Lingering objects may remain after you bring an out-of-date global catalog server back online
This article describes procedures for cleaning up objects that are reintroduced to AD after you bring an offline DC back online.
Applies to: Windows Server 2019, Windows Server 2016, Windows Server 2012 R2
Original KB number: 314282
You bring a domain controller (DC) or global catalog server online after it has been offline for a long time. After it comes online, you observer one or more of the following issues:
- E-mail messages are not delivered to a user whose user object was moved between domains. After you bring the outdated DC or global catalog server back online, both instances of the user object appear in the global catalog. Both objects have the same e-mail address, so e-mail messages cannot be delivered.
- A user account that no longer exists still appears in the global address list.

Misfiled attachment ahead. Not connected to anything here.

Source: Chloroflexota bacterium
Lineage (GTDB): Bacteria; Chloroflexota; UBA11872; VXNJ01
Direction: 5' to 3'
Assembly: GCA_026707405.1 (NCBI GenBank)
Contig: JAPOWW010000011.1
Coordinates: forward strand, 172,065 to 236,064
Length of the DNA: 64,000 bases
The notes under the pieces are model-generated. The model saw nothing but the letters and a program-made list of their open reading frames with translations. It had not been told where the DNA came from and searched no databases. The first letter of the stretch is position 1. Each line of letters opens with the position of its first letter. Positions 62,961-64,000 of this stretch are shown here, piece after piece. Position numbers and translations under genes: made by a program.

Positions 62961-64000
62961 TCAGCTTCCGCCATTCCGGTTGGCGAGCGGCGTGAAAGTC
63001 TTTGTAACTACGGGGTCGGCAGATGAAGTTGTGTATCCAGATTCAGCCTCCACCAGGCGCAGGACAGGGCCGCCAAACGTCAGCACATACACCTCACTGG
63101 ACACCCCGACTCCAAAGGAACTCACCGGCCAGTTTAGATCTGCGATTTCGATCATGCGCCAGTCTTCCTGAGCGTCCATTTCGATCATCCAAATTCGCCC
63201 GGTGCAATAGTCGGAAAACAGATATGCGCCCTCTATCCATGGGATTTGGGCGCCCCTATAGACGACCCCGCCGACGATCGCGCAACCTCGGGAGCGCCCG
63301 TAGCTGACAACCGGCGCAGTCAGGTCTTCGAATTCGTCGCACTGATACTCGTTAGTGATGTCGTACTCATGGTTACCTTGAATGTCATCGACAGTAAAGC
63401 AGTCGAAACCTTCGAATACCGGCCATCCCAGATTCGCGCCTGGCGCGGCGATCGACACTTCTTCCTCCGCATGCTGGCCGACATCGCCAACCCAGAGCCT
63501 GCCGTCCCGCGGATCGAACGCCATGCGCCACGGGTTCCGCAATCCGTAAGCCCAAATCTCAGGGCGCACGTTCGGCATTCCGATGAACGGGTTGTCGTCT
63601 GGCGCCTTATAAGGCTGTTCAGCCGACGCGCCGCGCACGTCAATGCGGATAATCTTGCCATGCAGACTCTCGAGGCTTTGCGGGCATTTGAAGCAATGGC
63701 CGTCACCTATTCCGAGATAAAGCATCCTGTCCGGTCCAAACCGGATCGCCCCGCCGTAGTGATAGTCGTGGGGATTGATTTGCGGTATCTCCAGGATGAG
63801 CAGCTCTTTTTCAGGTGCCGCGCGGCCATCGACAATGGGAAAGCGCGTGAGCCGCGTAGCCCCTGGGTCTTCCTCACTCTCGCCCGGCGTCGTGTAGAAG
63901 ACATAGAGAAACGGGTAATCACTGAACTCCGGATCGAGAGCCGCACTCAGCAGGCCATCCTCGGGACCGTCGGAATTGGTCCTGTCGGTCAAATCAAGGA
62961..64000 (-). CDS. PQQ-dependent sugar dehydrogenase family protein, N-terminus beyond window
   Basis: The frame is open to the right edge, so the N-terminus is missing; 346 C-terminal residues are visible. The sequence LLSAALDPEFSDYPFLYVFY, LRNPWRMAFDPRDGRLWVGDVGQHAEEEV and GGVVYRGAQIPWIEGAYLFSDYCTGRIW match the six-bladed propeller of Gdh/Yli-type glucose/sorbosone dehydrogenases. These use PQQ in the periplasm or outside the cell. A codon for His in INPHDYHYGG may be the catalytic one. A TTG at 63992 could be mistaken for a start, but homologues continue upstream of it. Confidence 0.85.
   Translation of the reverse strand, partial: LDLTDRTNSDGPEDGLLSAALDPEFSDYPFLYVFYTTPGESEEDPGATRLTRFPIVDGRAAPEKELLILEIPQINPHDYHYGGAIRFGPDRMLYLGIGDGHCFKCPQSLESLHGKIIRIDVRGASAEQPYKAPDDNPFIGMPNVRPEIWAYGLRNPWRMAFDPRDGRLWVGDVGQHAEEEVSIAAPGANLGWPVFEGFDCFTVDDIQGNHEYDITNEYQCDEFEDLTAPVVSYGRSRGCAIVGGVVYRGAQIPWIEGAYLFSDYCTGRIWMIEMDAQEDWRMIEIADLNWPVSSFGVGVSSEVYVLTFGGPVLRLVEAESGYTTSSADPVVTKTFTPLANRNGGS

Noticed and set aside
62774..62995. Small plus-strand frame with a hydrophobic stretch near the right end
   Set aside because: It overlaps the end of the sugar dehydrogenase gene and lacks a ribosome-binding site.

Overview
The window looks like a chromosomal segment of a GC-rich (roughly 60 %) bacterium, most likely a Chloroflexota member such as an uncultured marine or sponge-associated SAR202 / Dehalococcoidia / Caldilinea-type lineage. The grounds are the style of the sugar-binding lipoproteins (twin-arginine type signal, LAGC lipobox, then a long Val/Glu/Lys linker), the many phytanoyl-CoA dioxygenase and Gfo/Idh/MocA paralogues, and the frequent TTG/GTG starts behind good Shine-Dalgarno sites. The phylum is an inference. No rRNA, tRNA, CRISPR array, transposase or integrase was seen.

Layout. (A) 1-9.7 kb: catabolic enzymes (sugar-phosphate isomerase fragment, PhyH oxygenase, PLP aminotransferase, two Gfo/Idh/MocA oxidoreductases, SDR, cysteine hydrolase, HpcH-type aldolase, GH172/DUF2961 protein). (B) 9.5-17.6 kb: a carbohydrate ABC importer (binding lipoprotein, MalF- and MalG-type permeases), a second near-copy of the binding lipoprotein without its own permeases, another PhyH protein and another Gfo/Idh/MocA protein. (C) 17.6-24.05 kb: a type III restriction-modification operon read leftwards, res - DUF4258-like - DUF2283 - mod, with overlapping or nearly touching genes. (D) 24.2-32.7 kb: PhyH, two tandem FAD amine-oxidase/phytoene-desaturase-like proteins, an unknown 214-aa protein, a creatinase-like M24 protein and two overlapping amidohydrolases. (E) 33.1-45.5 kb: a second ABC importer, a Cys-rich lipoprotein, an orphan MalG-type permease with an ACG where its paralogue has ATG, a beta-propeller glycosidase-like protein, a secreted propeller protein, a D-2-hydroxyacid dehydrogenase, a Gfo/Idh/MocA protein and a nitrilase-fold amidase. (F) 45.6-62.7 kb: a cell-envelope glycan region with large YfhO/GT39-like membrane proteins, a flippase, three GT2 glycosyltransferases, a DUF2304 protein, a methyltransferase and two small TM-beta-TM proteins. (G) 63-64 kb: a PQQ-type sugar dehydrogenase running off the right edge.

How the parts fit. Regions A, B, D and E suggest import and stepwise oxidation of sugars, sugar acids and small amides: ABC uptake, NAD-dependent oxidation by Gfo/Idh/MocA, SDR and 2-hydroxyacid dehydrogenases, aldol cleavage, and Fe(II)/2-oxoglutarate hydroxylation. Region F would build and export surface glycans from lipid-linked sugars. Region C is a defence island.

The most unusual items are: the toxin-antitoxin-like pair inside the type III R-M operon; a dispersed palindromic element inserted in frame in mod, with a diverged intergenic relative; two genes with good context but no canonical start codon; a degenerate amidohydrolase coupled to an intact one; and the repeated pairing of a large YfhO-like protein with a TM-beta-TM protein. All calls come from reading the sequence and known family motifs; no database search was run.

- A universal group that no longer exists still appears in a user's access token.
- Other DCs or global catalog servers log events such as EventID 1084, There is no such object on the server. Further replication is blocked on the affected DCs or global catalog servers.
These problems may occur if the DC or global catalog server has been offline for longer than the value of the Tombstone-Lifetime attribute of user objects.
For more information about the Tombstone-Lifetime attribute, see Tombstone-Lifetime attribute.
The Tombstone-Lifetime attribute defines the number of days before a deleted object is removed from the directory services. This assists in removing objects from replicated servers and preventing restores from reintroducing a deleted object. The default value is 180 days. After that time, Active Directory no longer needs to remember the change.
If a DC or a global catalog server is offline for longer than the value of the Tombstone-Lifetime attribute, its copy of Active Directory (or the global catalog) may contain objects that have been deleted on the other DCs. However, the other DCs no longer remember that the objects have been deleted. When you bring the offline DC online, it synchronizes its copy of Active Directory with the rest of the domain. Because the information about the deletions has been discarded, the DC replicates the affected objects (referred to as lingering objects) back to the rest of the domain.